Gershon Baskin recounts events that led to Shalit's release
Dr. Gershon Baskin, an experienced negotiator for conflicts dealing with Palestinians and Israelis, came to the Heller School for Social Policy and Management last Friday to discuss the secret back channel he created that lead to the release of Israeli prisoner Gilad Shalit. Baskin showed the audience of over 100 graduate and undergraduate students a slideshow dealing with important events within the Israeli conflict.
On June 25, 2006 the Hamas group captured Israeli soldier Shalit. The Israeli government contacted Baskin to negotiate for the safe return of the soldier.
He suggested they request a sign of life from Hamas. A letter or a video was requested. Baskin spent an hour and a half at the event telling his story, describing all the obstacles he had to overcome to help both sides and Shalit's family. Countless times, he was told to "butt out," but continued on with attempts to negotiate for both sides.
In 2007, Hamas and the Israeli government reached a framework for an agreement: Shalit would be exchanged for 1000 prisoners. There would be two phases: Hamas would select 450 prisoners and 550 would be selected by Israel. Both sides argued for four years about the prisoners that would be released, and Baskin was in part responsible for this release because of his role as a communicator between the two sides. "[Back channels] are essential. There is a limit to what public diplomacy can offer. There's no test. There are no objective reasons why [Palestinians and Israelis] should trust each other. [The Arab Palestinans and Israelis] signed five agreements and breached every one of them," he said.
Baskin has been involved with the conflict since 1976, when he was a student studying in New York City. He has made it his life goal to try his hardest to "smooth over" the tension existing between the two groups and travels to different universities to tell his story.
According to Baskin, Shalit had a treadmill, books and food during the five years and four months he was imprisoned but stopped eating the last two months. Baskin said he believed Hamas made a deal with the Israeli government because they knew Shalit would have died eventually. Currently, he is suffering from post-traumatic stress disorder and remains clinically depressed due to the conditions he experienced while in captivity, but is slowly recovering. Baskin still remains in contact with Shalit and his family and disclosed their plans to get lunch on Tuesday.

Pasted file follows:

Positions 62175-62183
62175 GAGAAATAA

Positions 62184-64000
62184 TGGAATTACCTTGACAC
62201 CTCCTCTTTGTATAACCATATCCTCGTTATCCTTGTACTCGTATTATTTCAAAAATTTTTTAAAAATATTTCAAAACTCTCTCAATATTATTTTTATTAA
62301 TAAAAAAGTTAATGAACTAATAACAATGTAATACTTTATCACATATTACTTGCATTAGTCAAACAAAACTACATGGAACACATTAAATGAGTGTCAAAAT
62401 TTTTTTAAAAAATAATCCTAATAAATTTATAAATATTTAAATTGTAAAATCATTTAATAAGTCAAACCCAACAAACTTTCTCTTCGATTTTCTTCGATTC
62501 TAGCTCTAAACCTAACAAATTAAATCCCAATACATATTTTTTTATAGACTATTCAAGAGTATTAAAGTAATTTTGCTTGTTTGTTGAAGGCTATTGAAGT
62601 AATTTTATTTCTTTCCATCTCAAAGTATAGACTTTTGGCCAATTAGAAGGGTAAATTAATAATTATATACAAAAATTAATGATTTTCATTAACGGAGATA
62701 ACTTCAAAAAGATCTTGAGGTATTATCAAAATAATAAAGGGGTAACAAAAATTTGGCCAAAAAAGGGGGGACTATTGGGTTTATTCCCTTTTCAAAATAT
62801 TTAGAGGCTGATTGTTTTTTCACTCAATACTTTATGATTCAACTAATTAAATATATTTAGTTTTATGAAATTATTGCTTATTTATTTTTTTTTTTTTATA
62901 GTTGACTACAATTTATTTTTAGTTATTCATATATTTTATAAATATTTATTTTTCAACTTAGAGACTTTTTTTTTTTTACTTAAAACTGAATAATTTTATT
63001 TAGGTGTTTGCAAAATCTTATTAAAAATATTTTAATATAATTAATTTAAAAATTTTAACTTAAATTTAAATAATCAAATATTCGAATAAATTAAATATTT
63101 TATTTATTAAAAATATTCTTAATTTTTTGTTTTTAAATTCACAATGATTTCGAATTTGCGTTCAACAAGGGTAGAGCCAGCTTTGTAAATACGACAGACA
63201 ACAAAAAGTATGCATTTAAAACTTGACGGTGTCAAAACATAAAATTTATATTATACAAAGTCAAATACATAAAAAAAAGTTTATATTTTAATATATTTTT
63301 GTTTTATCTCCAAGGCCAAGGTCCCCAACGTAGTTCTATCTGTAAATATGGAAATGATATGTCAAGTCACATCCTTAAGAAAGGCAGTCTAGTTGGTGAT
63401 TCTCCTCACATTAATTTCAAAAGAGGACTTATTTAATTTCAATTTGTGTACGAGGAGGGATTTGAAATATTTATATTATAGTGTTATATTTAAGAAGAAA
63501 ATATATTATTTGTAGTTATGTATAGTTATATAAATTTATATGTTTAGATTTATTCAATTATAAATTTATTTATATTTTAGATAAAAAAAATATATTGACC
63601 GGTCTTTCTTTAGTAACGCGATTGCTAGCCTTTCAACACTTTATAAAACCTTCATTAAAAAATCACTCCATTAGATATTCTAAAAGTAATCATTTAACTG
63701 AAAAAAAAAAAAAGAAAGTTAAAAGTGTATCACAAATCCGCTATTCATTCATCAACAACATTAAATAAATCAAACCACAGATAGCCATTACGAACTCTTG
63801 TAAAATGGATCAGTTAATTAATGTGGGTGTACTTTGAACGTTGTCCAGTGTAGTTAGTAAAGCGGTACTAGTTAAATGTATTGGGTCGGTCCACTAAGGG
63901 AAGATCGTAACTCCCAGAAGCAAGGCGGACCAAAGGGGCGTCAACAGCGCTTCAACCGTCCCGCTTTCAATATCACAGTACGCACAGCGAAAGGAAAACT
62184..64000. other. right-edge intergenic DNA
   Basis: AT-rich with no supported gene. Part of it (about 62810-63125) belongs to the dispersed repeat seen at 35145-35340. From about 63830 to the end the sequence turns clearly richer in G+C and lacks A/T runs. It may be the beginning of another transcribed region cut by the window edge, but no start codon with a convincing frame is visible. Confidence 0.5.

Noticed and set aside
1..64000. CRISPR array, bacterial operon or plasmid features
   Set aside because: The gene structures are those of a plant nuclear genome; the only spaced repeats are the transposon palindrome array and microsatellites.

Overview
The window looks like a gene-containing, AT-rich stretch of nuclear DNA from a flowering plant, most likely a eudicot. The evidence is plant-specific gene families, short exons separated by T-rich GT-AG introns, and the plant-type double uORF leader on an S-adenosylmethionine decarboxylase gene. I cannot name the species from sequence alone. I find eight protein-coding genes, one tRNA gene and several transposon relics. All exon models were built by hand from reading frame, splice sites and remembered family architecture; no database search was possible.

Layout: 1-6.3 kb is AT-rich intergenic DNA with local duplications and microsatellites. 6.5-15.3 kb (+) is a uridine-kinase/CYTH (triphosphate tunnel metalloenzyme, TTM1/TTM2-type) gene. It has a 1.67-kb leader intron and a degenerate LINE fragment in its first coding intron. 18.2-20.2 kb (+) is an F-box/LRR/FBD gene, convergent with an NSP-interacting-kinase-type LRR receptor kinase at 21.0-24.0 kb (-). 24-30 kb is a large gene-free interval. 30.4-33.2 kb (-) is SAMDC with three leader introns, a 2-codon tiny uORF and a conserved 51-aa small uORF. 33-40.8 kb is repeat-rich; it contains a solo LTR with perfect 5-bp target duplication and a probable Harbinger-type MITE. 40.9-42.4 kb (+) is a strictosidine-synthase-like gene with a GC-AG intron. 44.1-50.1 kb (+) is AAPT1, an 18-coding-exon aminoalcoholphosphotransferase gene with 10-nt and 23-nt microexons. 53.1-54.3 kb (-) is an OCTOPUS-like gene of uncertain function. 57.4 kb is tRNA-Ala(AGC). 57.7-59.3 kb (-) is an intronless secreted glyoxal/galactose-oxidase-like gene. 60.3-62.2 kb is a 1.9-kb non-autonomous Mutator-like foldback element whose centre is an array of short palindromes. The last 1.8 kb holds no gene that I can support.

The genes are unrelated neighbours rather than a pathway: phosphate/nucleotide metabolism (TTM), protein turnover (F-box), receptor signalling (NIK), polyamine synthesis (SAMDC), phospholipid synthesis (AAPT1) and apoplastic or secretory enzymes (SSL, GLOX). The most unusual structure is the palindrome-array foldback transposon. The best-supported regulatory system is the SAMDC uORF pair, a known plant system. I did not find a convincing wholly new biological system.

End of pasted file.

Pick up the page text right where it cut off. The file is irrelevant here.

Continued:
Zach Cardin '15 said, "I thought [the talk] was very interesting. I learned a lot of things I didn't know about Shalit's release." J Street U Brandeis worked with the Heller School to make sure that undergraduate students would be allowed to attend. Students for Justice in Palestine, the Brandeis Zionist Alliance, Brandeis Israel Public Affairs Committee and J street all had members present at the event. A member of J Street U, Eli Philip '15, said the group sponsored the event because, "We think Gershon Baskin has a really incredible story that not many people have heard. We wanted people interested in Israel to learn of the secret nature of the negotiations."
Gershon Baskin stayed after his speech to talk exclusively with undergraduates in the Hassenfeld Conference Center. More than 40 students attended. Ethan Stein '15 said, "Having the opportunity to hear Baskin, who took part in this remarkable release, was an opportunity I could not give up. After years of caring, praying, and hard work, our boy Gilad was finally home."
Many students left discussing what they had just heard. Philip said, "the most powerful message of Dr. Baskin's talk was realizing how much can be achieved through dialogue and negotiation. It is an inspiration that a peaceful solution is not only plausible, but attainable."
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